A conversion of an old arcade game with updated graphics. Navigate 60 different mazes and uncover their mysteries while bopping the occasional slime on the head with your sword.
It's a rather popular game in Japan (at least on some level since they're STILL using characters from it like Lizardman in Soul Caliber and even using the story for new games such as Nightmare of Druaga)...have spotted this a while back and wondering what all the fuss was about, I decided to force myself to play the arcade version on Namco Museum. After having my nuts handed to me in a plastic bag multiple times, I decided to look some info up on the game. Turns out that half the game is 'hidden'...in other words, it's less about fighting and about solving the mystery of each floor. While you get no clues, you get the 'idea' of what they are looking for after you learn how to solve 2 or 3 floors. By solving the 'mystery', a chest with an item to help you along the way is revealed. In fact, you MUST find a lot of these chests or you'll be in the dog's den. Case in point, in floor 2's chest are the hyper boots which drastically speed you up. If you somehow move up a floor without this item, you might as well call it quits. But even just finding the item may not be enough. Some have uses which are quite cryptic, but become insanely obvious when activated, usually by accident the first time.
There's something addictive about the game where you just HAVE to know why a chest showed up one time and not another. The PC Engine version added a nice bit of flavor from its sequel (which is REALLY weird, but in a cool way) in the way the graphics are presented and the fact that Gil's hit points are actually seen. As well, the stats are a welcome addition, though they only help you so much, since later you must earn better weapons to even hurt certain enemies.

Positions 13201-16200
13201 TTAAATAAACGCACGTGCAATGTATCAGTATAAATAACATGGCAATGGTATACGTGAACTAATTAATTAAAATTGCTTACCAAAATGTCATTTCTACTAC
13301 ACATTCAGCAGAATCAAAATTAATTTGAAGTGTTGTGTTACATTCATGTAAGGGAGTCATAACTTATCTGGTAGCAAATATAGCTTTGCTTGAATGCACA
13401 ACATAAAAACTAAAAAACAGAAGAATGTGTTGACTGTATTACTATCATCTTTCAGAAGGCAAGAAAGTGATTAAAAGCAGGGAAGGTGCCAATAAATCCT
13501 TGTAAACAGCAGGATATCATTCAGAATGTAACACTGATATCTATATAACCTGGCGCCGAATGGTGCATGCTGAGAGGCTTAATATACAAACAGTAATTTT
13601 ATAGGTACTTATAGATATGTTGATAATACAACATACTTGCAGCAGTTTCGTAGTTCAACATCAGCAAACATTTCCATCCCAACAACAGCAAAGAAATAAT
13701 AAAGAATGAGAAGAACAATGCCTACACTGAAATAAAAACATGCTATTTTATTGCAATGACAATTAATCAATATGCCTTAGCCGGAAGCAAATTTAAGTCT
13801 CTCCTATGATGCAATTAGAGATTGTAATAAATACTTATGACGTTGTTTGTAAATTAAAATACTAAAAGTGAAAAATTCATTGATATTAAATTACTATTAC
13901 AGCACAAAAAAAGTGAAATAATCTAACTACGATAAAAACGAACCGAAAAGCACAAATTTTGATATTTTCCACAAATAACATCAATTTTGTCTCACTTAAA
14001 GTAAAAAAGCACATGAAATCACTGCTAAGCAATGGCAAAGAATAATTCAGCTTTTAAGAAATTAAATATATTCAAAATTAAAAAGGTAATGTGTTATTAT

It's a VERY difficult game, but is one of the first action RPGs in the arcade (many people site Venture as the first, but you didn't really use the items you found). You either love it or hate it, which I've noticed that (in my experience) MANY people do not give old games they never played but get a chance to nowadays for whatever reason any chance at all and just stick to 'what they know'. I personally love it, even though its learning curve is steep and its RPG elements don't really make much for an 'RPG' nowadays with many games doing what it pioneered many times better. However, if you look at it from an arcade game perspective, and compare it to other games that were out during its release, you can't deny that it deserves some credit for being quite original.